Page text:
The Golden Globes are taken far less seriously than the Oscars. They're voted on by only 90 members of the Hollywood Foreign Press, but they're also a lot more fun for attendees.
At a dinner of media, advertising and Internet execs, hosted by consulting company MediaLink LLC, Rupert Murdoch stood up and raised a glass, saying it's more important than ever for News Corp to work with technology companies early in their content development process.
Bewkes is incredibly bullish on what the new tablets and smartphones screens here at CES mean for Time Warner's bottom line.
As Netflix continues to increase its presence in the media landscape, Time Warner CEO Jeff Bewkes doesn't consider the online DVD subscription and streaming service company as a threat.
CES kicks off today and buzz is already building about the hot new devices and services that will grab the attention of consumers and investors. Some clear themes have already emerged and it's all about new mobile devices, seamless integration of streaming and traditional content, more powerful chips, and persistent 3D.
The popular social networking site has raised $500 million from the investment bank and a Russian investor in a deal that values the company at $50 billion, the New York Times reports.
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When the studio watches the box office returns this weekend, it isn't just thinking about whether or not this film will be a theatrical hit, it will be evaluating whether "Tron" will become the kind of brand Disney can exploit across all its platforms, from action figures and video games, to a show on Disney XD, the cable channel which targets boys, to an attraction at the theme parks.
Facebook founder and CEO Mark Zuckerberg has been named Time magazine's "Person of the Year" for 2010.
Netflix, now the envy of the media world, had a lucrative contract with Starz that gave it cheap content. That deal is expiring, and rivals are gloating. The New York Times reports.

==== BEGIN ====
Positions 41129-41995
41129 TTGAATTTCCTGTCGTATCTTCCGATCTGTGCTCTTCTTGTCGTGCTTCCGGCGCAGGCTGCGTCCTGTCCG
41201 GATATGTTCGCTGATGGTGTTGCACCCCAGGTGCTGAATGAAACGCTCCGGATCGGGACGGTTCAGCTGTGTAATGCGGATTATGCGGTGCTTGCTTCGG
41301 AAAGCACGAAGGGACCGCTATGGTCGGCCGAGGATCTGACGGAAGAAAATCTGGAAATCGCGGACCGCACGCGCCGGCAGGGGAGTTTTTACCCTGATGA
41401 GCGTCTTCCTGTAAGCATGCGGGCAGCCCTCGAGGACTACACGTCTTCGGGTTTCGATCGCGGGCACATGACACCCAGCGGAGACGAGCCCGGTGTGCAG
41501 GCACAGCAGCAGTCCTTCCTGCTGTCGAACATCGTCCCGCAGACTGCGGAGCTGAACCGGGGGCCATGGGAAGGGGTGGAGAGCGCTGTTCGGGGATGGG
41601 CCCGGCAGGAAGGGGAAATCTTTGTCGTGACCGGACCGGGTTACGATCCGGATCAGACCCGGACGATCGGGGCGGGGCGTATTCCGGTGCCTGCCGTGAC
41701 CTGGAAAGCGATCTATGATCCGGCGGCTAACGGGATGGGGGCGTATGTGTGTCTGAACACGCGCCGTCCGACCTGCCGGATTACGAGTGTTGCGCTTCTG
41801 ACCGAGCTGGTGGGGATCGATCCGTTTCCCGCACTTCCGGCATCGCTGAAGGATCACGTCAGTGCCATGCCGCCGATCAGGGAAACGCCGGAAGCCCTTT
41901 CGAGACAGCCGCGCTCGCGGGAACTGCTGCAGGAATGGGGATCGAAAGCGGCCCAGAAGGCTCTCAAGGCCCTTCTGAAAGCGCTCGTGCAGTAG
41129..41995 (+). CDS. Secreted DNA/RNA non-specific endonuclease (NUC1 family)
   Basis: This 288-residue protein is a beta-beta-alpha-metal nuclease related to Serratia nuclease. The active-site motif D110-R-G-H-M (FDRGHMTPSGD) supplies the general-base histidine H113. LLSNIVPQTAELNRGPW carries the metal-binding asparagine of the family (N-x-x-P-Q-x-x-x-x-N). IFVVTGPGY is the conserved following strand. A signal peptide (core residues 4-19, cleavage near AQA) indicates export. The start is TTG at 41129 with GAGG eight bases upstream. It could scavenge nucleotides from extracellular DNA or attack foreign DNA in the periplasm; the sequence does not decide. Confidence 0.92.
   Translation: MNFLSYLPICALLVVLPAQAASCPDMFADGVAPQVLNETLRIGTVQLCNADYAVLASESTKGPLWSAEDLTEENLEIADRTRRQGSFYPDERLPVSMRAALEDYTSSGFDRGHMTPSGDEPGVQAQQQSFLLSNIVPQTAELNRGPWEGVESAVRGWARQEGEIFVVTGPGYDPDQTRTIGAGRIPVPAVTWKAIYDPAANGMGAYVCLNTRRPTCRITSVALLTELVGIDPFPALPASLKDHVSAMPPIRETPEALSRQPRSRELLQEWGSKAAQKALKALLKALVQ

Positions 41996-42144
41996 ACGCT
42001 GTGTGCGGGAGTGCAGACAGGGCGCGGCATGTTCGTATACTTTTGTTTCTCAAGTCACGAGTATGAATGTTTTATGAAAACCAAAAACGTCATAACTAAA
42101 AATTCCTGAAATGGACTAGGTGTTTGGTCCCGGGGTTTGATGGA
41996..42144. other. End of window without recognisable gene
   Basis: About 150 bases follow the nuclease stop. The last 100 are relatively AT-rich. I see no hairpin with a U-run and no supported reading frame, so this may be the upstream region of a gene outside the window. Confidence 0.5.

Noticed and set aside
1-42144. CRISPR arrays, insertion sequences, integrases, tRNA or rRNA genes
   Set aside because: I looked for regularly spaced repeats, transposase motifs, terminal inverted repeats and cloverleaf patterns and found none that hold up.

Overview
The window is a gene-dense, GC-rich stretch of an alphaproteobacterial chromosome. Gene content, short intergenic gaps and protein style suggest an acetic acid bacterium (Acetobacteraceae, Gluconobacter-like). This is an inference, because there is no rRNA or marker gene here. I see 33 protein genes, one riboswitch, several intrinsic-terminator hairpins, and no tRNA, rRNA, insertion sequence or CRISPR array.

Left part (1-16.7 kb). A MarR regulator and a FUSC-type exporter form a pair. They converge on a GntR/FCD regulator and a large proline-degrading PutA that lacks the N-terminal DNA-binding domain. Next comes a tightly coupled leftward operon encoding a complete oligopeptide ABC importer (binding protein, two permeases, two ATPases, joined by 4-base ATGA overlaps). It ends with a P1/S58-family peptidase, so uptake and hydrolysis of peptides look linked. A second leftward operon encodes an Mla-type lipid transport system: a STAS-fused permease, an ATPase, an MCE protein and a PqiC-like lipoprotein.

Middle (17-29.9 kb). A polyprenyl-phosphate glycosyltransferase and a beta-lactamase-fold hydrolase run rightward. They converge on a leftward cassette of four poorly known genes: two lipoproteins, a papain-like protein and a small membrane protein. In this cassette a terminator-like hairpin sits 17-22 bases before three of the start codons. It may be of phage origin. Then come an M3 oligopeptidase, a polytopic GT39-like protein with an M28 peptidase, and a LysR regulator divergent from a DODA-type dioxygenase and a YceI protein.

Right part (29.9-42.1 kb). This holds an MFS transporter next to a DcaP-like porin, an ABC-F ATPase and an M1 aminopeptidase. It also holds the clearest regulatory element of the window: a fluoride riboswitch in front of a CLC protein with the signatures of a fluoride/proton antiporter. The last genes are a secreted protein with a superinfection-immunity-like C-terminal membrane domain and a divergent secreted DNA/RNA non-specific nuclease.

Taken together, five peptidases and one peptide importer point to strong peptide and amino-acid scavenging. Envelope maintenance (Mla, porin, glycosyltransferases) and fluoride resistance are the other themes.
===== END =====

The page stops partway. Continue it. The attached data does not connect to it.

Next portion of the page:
Madison Square Garden announced today that Foxwoods Resort Casino is now the exclusive advertising partner to the final five minutes of Knicks, Rangers, Islanders and Devils games on MSG and MSG Plus. The sponsorship, called The "Foxwoods Final Five" includes an in-arena buy at Madison Square Garden for Knicks and Rangers games.
The Academy of Motion Pictures Arts and Sciences is departing from tradition: it picked Anne Hathaway and James Franco to host the 2011 Oscars.
The holiday movie season may be just half as long as the summer movie season, and it gets far less attention, but day for day it's just as important — it generates 20 percent of the annual box office. With a month left to go, the pressure's on for studios to boost their Q-4 numbers. And Wall Street's watching carefully for indications of which studios have momentum going into 2011.
"Harry Potter and the Deathly Hallows: Part 1" remained the No. 1 movie with $50.3 million over Thanksgiving weekend, closely followed by the animated musical "Tangled" with $49.1 million, according to studio estimates Sunday.
As Viacom joins the growing ranks of content providers blocking access from the Google TV set-top box, there is now less and less programming to watch on the device ahead of the critical holiday season.
The book isn't quite tailored for the CNBC audience, is that it doesn't talk much about his varied businesses: running Def Jam or striking a $150 million deal with Live Nation. But if the book mirrors his music's success atop the Billboard charts, then Jay-Z stands to cash in.
Internet entrepreneur Bob Pittman has gone back to his radio roots in a new venture with Clear Channel, in which he will help extend radio brands, such as Z100 and Kiss FM, to the Internet and mobile devices.
Stocks ended higher after an initial rocky response to the Federal Reserve announcement it would buy $600 billion in long-term Treasurys the middle of next year in an effort to stimulate the economy's sluggish growth. HP and Cisco rose, while AmEx and Microsoft fell.
What follows is a roundup of corporate earnings reports for Wednesday, Nov. 3.
Stocks rose after an initial rocky response after the Federal Reserve announced it would buy $600 billion in long-term Treasurys by the end of the second quarter of 2011 in an effort to stimulate the economy's sluggish growth. HP and Cisco rose, while AmEx and Microsoft fell.